The luxury global superpower Dior found themselves facing a barrage of criticism after using 25-year-old Cara Delevingne to market their ‘Capture Youth’ product line, which is aimed at women in their 40s plus.
The range promises to 'correct all visible signs of ageing to reveal a radiant youthful beauty', so it isn’t unfair to expect that the model they used would be representative of the audience it is aimed at. A woman in her late thirties maybe? Or even right up until her 50s, 60s and beyond.
But they didn’t. They chose a flawless 25-year-old supermodel, who isn’t old enough to even have lines to represent the product.
So why is this so wrong, to so many? After all, surely, we know by now that no potion or lotion, no matter how miraculous, is going to turn the average 50-year-old into Cara Delevingne, so it’s not false advertising is it?
Partly that is the issue, but it’s more the idea that there is only ONE standard of beauty and that beauty is under 30.
Caroline Hirons explained it perfectly when she said:
“As long as you insist on ignoring me (us), I’ll be taking my money elsewhere. And highlighting your poor marketing decisions on my social media platforms.”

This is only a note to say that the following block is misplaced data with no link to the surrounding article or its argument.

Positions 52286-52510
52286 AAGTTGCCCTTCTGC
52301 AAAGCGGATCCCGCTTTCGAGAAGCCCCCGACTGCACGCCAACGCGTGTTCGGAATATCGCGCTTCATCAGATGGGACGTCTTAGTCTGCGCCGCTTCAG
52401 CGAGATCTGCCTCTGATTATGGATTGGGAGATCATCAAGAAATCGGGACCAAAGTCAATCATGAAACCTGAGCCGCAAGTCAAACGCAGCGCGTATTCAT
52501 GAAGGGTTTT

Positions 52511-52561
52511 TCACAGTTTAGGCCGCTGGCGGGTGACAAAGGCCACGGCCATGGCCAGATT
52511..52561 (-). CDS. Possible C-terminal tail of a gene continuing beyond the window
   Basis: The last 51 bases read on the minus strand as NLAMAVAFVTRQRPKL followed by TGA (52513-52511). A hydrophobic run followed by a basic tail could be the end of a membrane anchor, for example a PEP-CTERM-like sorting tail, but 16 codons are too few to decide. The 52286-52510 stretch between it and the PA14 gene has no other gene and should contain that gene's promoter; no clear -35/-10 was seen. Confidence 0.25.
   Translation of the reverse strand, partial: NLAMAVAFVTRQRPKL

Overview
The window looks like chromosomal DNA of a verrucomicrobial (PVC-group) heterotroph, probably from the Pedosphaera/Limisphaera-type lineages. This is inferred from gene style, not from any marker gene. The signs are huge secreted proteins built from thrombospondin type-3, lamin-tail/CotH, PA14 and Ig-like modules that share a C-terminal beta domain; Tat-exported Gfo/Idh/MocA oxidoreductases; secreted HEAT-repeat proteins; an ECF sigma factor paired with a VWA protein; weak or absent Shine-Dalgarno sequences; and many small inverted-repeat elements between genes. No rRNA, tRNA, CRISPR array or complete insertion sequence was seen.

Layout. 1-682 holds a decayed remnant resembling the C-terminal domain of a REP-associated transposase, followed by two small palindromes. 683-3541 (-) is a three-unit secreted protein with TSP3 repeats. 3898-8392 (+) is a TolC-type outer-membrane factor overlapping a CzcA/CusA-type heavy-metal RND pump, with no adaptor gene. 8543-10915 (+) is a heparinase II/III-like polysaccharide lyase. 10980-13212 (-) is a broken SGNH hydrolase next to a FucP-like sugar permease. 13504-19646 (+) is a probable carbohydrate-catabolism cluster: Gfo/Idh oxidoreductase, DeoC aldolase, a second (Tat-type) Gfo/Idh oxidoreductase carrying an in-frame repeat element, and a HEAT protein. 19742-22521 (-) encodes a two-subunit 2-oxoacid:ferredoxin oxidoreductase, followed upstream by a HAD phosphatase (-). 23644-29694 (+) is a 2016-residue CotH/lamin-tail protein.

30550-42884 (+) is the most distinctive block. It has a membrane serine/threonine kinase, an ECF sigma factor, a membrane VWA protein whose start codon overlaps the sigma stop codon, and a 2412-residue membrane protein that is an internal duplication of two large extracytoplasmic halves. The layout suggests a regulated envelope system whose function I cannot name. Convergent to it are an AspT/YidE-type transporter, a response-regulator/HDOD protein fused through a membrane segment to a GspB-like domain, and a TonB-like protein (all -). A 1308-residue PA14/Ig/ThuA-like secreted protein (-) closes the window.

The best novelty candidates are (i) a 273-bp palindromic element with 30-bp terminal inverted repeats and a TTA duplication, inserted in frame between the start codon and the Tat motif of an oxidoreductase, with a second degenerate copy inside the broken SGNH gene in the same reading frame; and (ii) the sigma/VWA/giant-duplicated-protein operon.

Her article led to the #thatsnotme campaign – where beauty bloggers and ordinary women work to stamp out what they see as ageism in the industry by highlighting that those models look nothing like the women who buy the products.
Within the space of a few hours that campaign had reached 169,000 accounts, the clear majority of whom were furious that once again the older woman had been overlooked for a younger woman.
As the owner of a pro-age makeup brand designed for women 35+, who is PASSIONATE about redefining beauty for women as they age as well as ageing, the debate is very much needed.
Interestingly, just weeks earlier, I’d attended a session unveiling research by the 'We Are Superhuman' team, in partnership with The Pool and my inspirational friend, Kate Thornton.